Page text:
Monday, October 10, 2016

Seeing The Sublime

Seeing The Sublime

By Tom Wachunas
   “Whereas the beautiful is limited, the sublime is limitless, so that the mind in the presence of the sublime, attempting to imagine what it cannot, has pain in the failure but pleasure in contemplating the immensity of the attempt.” ― Immanuel Kant, Critique of Pure Reason

   “…The eternal riddle encompasses points in time; it considers decay and rejuvenation. Its innermost secret is revealed in the "other", the spirit world - the ancestral footstep walking behind us.” - Marianne van Lent,  2014

   EXHIBIT: GLADE INVADED – Paintings by Marianne Van Lent / Main Hall Art Gallery, Kent State University at Stark / 6000 Frank Avenue NW, North Canton, Ohio / THROUGH OCTOBER 28, 2016 / Viewing hours Monday – Friday 11 A.M. – 5 P.M.

    Though it could seem unremarkable to some viewers, among the many aspects that make this exhibit so completely engaging is in how NYC-based painter Marianne Van Lent specifies her medium: fresco secco and dispersed pigment (on canvas or panel). Fresco secco. It’s the very old Italian term for the practice of painting on dried plaster.

    While other painters working in some related manner might be understandably content to list their materials simply as “mixed media on canvas,” Van Lent gives us an important insight to her aesthetic. Beyond its literal connotation, fresco secco indicates a subtle alignment with the momentum of painting history. Think of her iconography – even in its clearly abstract appearance - as a continuation of a long tradition, though certainly not limited to fresco secco per se. I mean ‘tradition’ here in the larger sense, namely the one which declared, centuries ago, the raison d’etre for painting to be the transformation of a two-dimensional plane into a compelling illusion or meaningful symbol of “naturalistic” reality.

    Modernist painters challenged and otherwise usurped that operative philosophy and, by mid-20th century, declared and liberated the picture plane to be a discrete reality unto itself. In so doing, they offered visions - both representational and non-objective - that we could rightly call metaphysical in character. Abstract painting was a formal departure, in ever varying degrees, from necessarily literal identification with the visible world. Yet at its most potent, such art can nonetheless actually enlighten how we define and perceive “reality” on multiple planes.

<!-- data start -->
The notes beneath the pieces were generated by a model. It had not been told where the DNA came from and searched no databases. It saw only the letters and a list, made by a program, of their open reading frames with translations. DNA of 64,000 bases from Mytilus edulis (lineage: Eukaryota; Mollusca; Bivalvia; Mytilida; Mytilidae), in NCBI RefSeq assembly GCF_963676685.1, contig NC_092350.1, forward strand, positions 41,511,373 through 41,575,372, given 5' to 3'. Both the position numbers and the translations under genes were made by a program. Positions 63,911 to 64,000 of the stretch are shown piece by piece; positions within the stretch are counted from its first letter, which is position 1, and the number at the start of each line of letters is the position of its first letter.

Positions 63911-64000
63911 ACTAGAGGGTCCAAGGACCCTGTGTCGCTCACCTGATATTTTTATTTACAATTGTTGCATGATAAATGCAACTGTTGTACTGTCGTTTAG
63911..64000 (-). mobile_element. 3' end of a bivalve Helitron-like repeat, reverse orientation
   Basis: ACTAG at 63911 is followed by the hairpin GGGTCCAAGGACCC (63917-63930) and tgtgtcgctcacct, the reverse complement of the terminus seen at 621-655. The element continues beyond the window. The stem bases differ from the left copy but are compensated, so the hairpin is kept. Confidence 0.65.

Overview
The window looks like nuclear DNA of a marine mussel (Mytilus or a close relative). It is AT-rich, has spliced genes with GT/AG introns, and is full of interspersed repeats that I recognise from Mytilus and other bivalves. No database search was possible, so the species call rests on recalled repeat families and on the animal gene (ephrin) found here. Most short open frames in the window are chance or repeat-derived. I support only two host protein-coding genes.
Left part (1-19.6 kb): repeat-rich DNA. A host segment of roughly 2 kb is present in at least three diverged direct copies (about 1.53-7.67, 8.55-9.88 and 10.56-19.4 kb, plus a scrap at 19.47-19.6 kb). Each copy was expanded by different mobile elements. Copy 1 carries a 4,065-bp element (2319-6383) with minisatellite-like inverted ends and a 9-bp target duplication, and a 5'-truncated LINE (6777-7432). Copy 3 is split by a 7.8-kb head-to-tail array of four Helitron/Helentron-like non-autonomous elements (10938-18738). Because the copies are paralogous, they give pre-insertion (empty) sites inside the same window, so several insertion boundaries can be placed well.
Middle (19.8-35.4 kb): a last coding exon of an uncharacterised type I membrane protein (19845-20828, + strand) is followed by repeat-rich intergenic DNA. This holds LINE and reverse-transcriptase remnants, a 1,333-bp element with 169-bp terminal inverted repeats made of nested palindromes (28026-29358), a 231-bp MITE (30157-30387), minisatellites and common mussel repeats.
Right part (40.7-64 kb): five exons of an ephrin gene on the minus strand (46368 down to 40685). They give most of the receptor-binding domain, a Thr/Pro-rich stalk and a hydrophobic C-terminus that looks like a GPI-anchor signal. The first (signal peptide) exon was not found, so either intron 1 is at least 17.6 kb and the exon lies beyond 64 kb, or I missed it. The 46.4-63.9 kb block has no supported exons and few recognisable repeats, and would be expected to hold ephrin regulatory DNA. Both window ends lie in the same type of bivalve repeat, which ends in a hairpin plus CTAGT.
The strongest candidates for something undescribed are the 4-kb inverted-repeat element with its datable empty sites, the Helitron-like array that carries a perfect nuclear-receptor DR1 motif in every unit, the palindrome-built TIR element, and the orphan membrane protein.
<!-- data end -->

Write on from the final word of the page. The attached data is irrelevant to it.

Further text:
So it is that Marianne Van Lent begins by priming her surfaces with a thin layer of plaster. This tactile skin could itself be a metaphor for consciousness – a constant awareness of all the painterly events that have transpired upon it. In that sense, her paintings are self-contained histories of their own making. The gently visceral ripples and creases in the undercoat are still perceptible under multiple layers of luscious translucent washes (the facile glazing of “dispersed pigment” invests her acrylic colors with the distinctive luminosity of oil paint) that seem to float forever in palpable tension with more opaque concentrations of codified, often stenciled shapes, all amid sweeping, gestural brush marks, and all rendered in an exhilarating color dynamic.

    While initially inspired by natural environs (glades, woods, or aquatic settings, for example), Van Lent’s imagery is encrypted to simultaneously suggest and transcend familiar physical incidentals. The apparently biological and botanical references to earthly places can just as well evoke processes and mystical phenomena on much larger, and more spiritual, planes. The cellular becomes cosmic, the minute, massive. 

   Many of the paintings embrace an additional sort of dichotomy: Our (i.e., humanity’s) tentative if not intrusive relationship with nature, which is to say our tendency to undermine the supremacy of spirit. Landscape can conjure, with equal force, an idyllic haven of rest or a scarred battlefield. In “Glade Invaded,” for example, the conical red shape and amorphous black splotch hover menacingly on a misty white field, as if to wound, or kill, serenity.  

   In considering Van Lent’s “subtle alignment” with the history of painting that I mentioned earlier, I think it’s possible to see her all at once as a Romantic, an Impressionist, a Symbolist, an Expressionist. Her compelling articulations can prompt us to contemplate and savor both the accessible and the enigmatic nature of nature – our own and that of the visible world.

    We can regard painters like her as our modern-day shamans – those who purge and intercede, who illuminate old and familiar things with new, magical light. They navigate the sublime – that ineffable state where agony coexists with ecstasy, where the pain of destruction and the rejuvenation of spirit are necessary adjuncts to being alive. To that extent, Marianne Van Lent is also a Realist in the truest sense.

   PHOTOS, from top: Radiolaria Red; Psychic Nucleus; Heart; Light Vision; Spinning in the Glade;  Glade Invaded     

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